Second grader Ethan Whitener left his school Thursday night thinking he might want to be a scientist someday.
Whitener and nearly 300 other wide-eyed and excited students “oohed” and “aahed” at experiments conducted by Oklahoma Medical Research Foundation scientists at Science Night at Putnam City’s Will Rogers Elementary on Thursday.
For Whitener, the best part was helping concoct “Elephant Toothpaste.” The experiment resulted from mixing some dish soap, hydrogen peroxide, yeast and water, which created a foamy goop the children could touch and squeeze between their fingers.
“The Elephant Toothpaste was fun with all the bubbles, and it’s funny, because elephants don’t brush their teeth,” said Whitener. “I had fun and I think it would be cool to do more experiments now.”
In addition to making Elephant Toothpaste, students were treated to hands-on demonstrations of classic experiments under the names “Oobleck,” “Cloud Bubbles” and “Bag Bomb.”
“This is so valuable for our students, because they love science, they love experimenting, getting their hands dirty and being part of the fun,” said Will Rogers Principal John Lunn. “They love getting to see what happens with all the different reactions. For us, this is a great opportunity for our kids to be really engaged in the learning process.”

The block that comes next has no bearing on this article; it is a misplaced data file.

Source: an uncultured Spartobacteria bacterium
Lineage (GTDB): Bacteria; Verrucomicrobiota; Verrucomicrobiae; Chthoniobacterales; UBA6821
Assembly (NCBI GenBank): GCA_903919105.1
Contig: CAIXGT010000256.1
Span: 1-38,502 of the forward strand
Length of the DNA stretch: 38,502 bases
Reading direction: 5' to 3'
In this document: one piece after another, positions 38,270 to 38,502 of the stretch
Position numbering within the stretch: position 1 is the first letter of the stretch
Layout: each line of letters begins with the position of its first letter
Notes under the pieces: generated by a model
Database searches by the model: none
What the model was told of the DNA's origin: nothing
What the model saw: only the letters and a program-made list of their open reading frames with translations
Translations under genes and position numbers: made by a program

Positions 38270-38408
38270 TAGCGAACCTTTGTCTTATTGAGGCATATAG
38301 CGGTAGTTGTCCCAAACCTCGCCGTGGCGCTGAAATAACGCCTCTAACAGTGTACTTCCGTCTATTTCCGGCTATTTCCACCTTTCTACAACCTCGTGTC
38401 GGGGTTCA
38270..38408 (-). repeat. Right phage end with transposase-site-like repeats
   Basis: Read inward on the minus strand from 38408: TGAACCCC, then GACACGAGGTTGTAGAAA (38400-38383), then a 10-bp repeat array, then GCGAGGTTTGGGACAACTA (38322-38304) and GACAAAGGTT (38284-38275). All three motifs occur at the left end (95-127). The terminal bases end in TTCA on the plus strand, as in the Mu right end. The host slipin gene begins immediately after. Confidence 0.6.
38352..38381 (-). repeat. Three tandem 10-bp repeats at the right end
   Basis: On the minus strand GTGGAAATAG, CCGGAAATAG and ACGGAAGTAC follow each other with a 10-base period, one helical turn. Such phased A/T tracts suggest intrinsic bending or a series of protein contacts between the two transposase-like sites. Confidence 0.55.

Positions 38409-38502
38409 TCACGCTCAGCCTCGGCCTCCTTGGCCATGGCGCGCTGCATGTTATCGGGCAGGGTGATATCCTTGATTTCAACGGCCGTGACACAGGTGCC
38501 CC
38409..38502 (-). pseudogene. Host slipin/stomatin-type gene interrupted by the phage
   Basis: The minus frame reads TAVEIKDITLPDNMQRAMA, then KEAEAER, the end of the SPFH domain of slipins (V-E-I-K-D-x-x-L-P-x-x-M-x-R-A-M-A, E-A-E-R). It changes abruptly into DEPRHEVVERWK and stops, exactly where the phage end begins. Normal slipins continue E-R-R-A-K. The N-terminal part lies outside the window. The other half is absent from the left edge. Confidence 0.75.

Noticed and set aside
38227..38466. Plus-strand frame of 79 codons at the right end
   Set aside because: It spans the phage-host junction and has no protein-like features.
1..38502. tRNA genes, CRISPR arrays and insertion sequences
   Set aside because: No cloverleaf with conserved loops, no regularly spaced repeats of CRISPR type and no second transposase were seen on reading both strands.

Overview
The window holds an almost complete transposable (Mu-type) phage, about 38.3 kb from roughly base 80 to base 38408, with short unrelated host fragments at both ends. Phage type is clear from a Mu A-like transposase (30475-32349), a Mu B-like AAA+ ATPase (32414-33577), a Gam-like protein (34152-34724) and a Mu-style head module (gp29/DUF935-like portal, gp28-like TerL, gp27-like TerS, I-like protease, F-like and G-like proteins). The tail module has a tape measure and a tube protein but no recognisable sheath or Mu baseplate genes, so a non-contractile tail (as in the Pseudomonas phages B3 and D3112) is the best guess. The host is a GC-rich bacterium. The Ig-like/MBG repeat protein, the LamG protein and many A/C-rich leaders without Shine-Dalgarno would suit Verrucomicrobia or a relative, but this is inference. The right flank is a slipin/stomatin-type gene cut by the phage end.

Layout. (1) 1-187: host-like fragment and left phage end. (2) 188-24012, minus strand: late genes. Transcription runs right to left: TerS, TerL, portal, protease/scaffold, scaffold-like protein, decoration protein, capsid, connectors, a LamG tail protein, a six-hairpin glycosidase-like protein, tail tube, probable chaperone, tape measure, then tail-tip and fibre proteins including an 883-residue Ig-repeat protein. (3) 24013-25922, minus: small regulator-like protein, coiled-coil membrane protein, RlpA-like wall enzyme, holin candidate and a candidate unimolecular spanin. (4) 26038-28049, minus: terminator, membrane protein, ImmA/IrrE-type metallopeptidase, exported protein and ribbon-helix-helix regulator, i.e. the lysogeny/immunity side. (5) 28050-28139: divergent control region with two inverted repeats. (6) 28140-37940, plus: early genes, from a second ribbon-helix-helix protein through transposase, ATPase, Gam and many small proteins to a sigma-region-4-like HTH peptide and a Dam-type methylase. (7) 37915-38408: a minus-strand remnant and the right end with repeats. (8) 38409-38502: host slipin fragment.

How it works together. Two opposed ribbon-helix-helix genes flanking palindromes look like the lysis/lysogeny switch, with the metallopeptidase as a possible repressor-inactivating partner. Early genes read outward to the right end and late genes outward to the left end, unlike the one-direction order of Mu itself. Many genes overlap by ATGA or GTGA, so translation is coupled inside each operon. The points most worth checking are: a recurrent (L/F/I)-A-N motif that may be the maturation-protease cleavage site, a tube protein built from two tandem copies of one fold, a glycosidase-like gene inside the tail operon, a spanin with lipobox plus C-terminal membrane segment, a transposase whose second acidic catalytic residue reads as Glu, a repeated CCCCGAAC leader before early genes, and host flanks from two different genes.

The event was held in conjunction with the school’s open house and included pizza, singing and a whole lot of fun for all, including the scientists themselves.
“I still do experiments like this at home because they’re fun,” said OMRF lab manager Michael McDaniel. “This is special, and it’s a blast to see how excited the kids get about the little things. Once I start explaining the details, they realize this stuff really isn’t that hard and they can do it themselves. It makes them enthusiastic about science and that’s great to see.”
The event was a big success, which came as no surprise to Principal Lunn.
“We even ran out of places to park,” he said. “Our kids have been very generous in the cancer drive to raise money for OMRF’s research. In fact, our school has donated the most per student of all Putnam City Schools. So to bring OMRF out to our school for something like this puts a face with the name and is extra special for the kids.”
Will Rogers Elementary and the rest of the district has raised more than $3.3 million for cancer research at OMRF since 1975, establishing the Putnam City Schools Distinguished Chair in Cancer Research at OMRF, held by scientist Linda Thompson, Ph.D. Thompson’s research has helped create a risk assessment test for breast cancer.
“Principal Lunn and the kids at Will Rogers Elementary have led the charge with fundraising the past few years,” said OMRF Senior Development Associate Allison Parker. “It felt great to be able to give something back to those who have helped us so much—and have fun at the same time.”